Heiner's solver
From Sokoban Wiki
I'm Heiner, and have written a "brute force" sokoban solver. Here I want to tell about it.
Contents |
How it started
The "initial ignition" was an idea about "deadlocks", i.e. their detection. Somewhere I had seen a hand written list of small patterns, used for deadlock detection. That appeared to me to be the wrong way. And I had an idea how to compute a certain class of deadlocks from basic principles. So I started to write a simple sokoban solver in Tcl. That was in 2007.
Later (still in 2007) I changed to ANSI-C, since Tcl wasn't fast enough, any more, and also used too much memory... my method needs large amounts of memory.
But the Tcl prototype was a good exercise to prepare the C program.
Legend
The terms I currently use, may be a bit non-standard. I found this Wiki in late 2010, and start to recognize that others use different words. While I have not switched, this is what I used up to now:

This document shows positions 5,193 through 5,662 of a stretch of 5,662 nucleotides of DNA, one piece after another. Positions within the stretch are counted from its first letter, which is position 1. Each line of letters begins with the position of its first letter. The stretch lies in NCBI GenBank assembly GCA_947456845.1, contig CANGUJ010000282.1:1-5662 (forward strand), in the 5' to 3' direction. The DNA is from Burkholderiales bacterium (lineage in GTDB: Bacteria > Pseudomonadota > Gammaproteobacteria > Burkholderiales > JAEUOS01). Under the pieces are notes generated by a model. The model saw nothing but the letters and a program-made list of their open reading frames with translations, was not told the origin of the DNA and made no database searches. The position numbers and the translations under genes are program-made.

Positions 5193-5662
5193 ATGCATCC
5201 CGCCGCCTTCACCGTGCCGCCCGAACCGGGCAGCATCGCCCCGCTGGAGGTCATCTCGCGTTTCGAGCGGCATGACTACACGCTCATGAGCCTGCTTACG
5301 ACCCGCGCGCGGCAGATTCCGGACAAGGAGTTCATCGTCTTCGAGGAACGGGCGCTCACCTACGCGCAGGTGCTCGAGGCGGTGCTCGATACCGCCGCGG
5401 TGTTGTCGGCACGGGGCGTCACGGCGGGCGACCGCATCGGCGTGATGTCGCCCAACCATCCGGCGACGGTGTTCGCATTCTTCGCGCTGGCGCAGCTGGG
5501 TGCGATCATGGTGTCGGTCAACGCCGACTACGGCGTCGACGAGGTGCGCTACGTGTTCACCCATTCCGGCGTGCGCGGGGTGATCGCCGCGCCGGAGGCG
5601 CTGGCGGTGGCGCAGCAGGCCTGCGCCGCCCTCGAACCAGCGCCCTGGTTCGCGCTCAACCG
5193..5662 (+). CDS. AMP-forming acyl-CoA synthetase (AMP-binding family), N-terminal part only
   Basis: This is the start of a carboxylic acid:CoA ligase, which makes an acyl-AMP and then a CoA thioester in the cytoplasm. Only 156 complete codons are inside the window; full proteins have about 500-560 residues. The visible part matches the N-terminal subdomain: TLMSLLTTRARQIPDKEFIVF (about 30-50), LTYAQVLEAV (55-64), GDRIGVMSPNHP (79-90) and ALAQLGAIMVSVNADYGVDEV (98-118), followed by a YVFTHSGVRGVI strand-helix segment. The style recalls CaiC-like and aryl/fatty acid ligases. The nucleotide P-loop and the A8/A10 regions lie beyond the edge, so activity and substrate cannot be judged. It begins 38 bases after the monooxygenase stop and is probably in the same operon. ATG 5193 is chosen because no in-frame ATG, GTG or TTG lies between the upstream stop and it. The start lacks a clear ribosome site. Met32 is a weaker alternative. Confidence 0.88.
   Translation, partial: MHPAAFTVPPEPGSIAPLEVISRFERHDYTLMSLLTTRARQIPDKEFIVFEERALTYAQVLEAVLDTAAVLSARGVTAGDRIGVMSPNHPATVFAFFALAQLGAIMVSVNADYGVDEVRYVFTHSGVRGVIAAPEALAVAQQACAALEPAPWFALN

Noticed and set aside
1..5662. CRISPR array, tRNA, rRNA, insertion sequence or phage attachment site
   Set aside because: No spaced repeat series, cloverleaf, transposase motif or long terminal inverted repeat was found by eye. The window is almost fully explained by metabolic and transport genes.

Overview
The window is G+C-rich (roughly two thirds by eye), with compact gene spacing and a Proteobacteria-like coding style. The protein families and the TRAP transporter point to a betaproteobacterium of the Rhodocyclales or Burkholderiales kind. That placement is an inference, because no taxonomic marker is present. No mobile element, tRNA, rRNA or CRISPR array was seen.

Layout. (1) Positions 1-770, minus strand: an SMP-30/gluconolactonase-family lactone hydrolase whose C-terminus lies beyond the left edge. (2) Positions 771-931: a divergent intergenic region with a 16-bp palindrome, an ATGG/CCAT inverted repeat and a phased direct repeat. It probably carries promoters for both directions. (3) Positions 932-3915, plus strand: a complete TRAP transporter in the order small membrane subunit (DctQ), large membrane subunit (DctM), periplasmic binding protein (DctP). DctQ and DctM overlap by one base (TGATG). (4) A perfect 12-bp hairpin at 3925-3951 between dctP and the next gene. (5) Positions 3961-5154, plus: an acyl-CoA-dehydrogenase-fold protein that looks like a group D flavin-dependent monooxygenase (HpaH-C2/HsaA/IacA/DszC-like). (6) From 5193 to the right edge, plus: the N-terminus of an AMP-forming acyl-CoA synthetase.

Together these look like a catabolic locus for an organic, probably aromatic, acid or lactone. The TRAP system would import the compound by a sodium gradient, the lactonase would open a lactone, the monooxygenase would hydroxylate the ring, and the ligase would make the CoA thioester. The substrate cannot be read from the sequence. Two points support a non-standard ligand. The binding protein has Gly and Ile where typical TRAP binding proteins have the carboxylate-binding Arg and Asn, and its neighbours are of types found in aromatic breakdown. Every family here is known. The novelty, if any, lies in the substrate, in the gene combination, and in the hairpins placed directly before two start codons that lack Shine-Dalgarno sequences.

- actor: the moving "man", the warehouse keeper, the "
@
" - packet: the moved objects (box), the "
$
" - harbor: the packet destinations (goal), the "
.
" - configuration: a complete description of a situation: location of actor and of all the packets. What cannot be changed by "playing the game", is not considered part of a configuration, but is stored elsewhere, e.g. walls and harbor locations.
The basic solver method
I use the most simple method, not specific to sokoban. We have a starting configuration, a terminal configuration, and a definition of legal moves, which allows writing a function which maps any configuration to the set of legal successors.
This setup is enough for writing a simple puzzle solver, that searches for the shortest solution path.
We have a collection of pairs (configuration, distance), e.g. implemented as a hash table. We enter the pair (start-config, 0). Then, for increasing distance d, from all entries with distance d we generate all immediate successors, and those, which are not yet known, are entered with distance d+1. Each new entry is checked, whether it is the seeked for terminal configuration.